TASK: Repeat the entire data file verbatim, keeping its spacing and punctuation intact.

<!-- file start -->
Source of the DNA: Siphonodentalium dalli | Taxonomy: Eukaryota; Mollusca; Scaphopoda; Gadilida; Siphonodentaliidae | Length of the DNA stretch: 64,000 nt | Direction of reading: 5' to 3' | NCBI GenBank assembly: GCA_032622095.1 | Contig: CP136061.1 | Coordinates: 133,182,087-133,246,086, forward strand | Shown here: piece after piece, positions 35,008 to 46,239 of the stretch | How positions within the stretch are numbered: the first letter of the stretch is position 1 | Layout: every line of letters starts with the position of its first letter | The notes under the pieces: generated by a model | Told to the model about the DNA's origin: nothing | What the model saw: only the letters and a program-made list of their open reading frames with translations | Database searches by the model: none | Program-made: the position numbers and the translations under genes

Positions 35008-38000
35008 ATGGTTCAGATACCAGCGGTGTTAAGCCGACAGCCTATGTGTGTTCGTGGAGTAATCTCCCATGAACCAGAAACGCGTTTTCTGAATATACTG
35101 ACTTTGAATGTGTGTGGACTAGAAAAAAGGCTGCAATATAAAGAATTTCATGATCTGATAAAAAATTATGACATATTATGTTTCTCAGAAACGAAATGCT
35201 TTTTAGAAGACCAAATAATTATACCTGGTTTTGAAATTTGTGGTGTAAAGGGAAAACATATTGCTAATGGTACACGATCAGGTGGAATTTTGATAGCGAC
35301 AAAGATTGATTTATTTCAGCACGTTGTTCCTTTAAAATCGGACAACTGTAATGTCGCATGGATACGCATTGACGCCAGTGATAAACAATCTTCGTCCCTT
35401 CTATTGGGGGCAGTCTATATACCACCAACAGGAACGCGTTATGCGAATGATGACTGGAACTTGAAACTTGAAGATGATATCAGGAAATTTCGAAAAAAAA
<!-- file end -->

Source of the DNA: Siphonodentalium dalli | Taxonomy: Eukaryota; Mollusca; Scaphopoda; Gadilida; Siphonodentaliidae | Length of the DNA stretch: 64,000 nt | Direction of reading: 5' to 3' | NCBI GenBank assembly: GCA_032622095.1 | Contig: CP136061.1 | Coordinates: 133,182,087-133,246,086, forward strand | Shown here: piece after piece, positions 35,008 to 46,239 of the stretch | How positions within the stretch are numbered: the first letter of the stretch is position 1 | Layout: every line of letters starts with the position of its first letter | The notes under the pieces: generated by a model | Told to the model about the DNA's origin: nothing | What the model saw: only the letters and a program-made list of their open reading frames with translations | Database searches by the model: none | Program-made: the position numbers and the translations under genes

Positions 35008-38000
35008 ATGGTTCAGATACCAGCGGTGTTAAGCCGACAGCCTATGTGTGTTCGTGGAGTAATCTCCCATGAACCAGAAACGCGTTTTCTGAATATACTG
35101 ACTTTGAATGTGTGTGGACTAGAAAAAAGGCTGCAATATAAAGAATTTCATGATCTGATAAAAAATTATGACATATTATGTTTCTCAGAAACGAAATGCT
35201 TTTTAGAAGACCAAATAATTATACCTGGTTTTGAAATTTGTGGTGTAAAGGGAAAACATATTGCTAATGGTACACGATCAGGTGGAATTTTGATAGCGAC
35301 AAAGATTGATTTATTTCAGCACGTTGTTCCTTTAAAATCGGACAACTGTAATGTCGCATGGATACGCATTGACGCCAGTGATAAACAATCTTCGTCCCTT
35401 CTATTGGGGGCAGTCTATATACCACCAACAGGAACGCGTTATGCGAATGATGACTGGAACTTGAAACTTGAAGATGATATCAGGAAATTTCGAAAAAAAA